What Can a Multifaceted Program Do for Community College Students: Early Results from an Evaluation of Accelerated Study in Associate Programs (ASAP) for Developmental Education Students
63 Pages Posted: 22 Jun 2012
Date Written: June 22, 2012
In recent years, there has been unprecedented national focus on the importance of increasing the stubbornly low graduation rates of community college students. Most reforms that have been tried are short-term and address one or only a few barriers to student success. The City University of New York’s (CUNY’s) Accelerated Study in Associate Programs (ASAP), launched in 2007 with funding from Mayor Bloomberg’s Center for Economic Opportunity (CEO), is an uncommonly multifaceted and long-term program designed to help community college students graduate.
ASAP requires students to attend college full time and provides a rich array of supports and incentives for up to three years, with a goal of graduating at least 50 percent of students within three years. Unlike many programs, ASAP aims to simultaneously address multiple barriers to student success over many semesters. The program model includes some block-scheduled classes for ASAP students for the first year of the program; an ASAP seminar for at least the first year, which covers such topics as goal-setting and academic planning; comprehensive advisement; tutoring; career services; a tuition waiver that covers any gap between a student’s financial aid and tuition and fees; free MetroCards for use on public transportation; and free use of textbooks.
This report presents very promising early findings from a random assignment study of ASAP at three CUNY community colleges: Borough of Manhattan, Kingsborough, and LaGuardia. For the study, ASAP targets low-income students who need one or two developmental (remedial) courses to build their reading, writing, or math skills. The study compares ASAP with regular services and classes at the colleges. Key findings include effects on: Full-time enrollment. During the study’s first semester, ASAP increased full-time enrollment by 11 percentage points: 96 percent of the students assigned to ASAP enrolled full time, compared with 85 percent of the comparison group; Credits earned and completing developmental coursework. ASAP increased the average number of credits earned during the first semester by 2.1 credits and increased the proportion of students who completed their developmental coursework by the end of that semester by 15 percentage points; Semester-to-semester retention. ASAP increased the proportion of students who enrolled in college during the second semester by 10 percentage points and increased full-time enrollment that semester by 21 percentage points.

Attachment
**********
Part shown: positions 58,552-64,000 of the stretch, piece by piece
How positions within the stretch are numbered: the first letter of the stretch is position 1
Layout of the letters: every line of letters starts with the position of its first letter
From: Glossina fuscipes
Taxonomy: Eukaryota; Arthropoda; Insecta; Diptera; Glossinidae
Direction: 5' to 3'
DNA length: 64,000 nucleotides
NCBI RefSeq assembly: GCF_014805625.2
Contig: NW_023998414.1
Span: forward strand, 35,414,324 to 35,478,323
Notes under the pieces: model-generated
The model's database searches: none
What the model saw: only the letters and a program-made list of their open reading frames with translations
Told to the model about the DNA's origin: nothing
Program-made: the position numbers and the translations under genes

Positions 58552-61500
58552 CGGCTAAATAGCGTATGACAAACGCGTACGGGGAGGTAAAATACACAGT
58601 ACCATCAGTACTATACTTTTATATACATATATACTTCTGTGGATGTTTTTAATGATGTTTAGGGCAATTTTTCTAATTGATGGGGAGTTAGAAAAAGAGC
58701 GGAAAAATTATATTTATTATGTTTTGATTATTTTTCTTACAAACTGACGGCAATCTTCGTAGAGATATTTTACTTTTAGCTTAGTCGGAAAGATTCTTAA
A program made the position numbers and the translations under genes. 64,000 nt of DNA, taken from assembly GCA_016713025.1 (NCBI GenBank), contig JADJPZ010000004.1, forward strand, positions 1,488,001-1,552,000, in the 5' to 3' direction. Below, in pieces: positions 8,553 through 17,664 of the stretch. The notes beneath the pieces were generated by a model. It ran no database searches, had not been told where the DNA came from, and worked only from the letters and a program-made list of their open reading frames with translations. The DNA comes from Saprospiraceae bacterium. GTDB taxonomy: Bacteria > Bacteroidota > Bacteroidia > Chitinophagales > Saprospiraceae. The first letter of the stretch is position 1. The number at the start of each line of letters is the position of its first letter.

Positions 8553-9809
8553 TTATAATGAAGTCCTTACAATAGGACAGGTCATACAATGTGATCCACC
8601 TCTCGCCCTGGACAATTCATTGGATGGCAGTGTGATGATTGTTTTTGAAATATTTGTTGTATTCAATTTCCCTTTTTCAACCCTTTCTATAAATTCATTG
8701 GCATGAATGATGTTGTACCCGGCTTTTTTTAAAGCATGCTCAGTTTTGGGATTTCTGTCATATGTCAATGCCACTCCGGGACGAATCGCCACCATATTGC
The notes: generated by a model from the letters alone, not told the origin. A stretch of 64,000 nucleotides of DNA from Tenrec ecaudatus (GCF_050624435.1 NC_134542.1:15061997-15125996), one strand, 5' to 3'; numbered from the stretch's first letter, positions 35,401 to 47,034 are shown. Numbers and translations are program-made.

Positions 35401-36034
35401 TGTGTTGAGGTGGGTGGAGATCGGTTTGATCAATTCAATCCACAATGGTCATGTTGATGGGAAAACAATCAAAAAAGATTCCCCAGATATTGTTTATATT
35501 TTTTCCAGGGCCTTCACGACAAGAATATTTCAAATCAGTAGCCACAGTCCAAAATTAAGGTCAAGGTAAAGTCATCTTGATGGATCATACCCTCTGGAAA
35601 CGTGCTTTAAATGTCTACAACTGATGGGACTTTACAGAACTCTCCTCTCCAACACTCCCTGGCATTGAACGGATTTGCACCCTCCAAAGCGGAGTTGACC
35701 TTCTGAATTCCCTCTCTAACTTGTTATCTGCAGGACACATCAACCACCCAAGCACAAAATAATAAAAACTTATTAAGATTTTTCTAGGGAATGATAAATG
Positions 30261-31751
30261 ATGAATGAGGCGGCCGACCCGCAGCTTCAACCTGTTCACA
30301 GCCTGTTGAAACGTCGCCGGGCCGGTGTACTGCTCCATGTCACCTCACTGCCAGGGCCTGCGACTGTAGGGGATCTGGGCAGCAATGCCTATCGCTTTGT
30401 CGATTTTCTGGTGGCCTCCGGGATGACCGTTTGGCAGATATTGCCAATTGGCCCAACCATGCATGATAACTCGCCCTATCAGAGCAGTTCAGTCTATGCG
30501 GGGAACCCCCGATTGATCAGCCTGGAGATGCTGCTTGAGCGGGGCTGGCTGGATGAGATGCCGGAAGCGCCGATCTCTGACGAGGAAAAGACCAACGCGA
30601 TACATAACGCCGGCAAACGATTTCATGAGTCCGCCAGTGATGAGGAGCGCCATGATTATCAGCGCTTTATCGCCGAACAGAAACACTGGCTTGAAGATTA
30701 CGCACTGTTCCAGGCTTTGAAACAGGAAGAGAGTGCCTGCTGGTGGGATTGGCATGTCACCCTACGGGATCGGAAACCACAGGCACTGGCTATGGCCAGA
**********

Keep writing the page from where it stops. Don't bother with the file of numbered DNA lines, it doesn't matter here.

ASAP’s early effects are larger than the effects of most of the community college programs MDRC has studied previously. ASAP’s comprehensive package of financial aid, services, and supports, together with its full-time attendance requirement, has resulted in students taking and passing more credits than they would have otherwise. Future reports will show whether these effects can be sustained — or even grow — as students continue in this comprehensive, three-year program.
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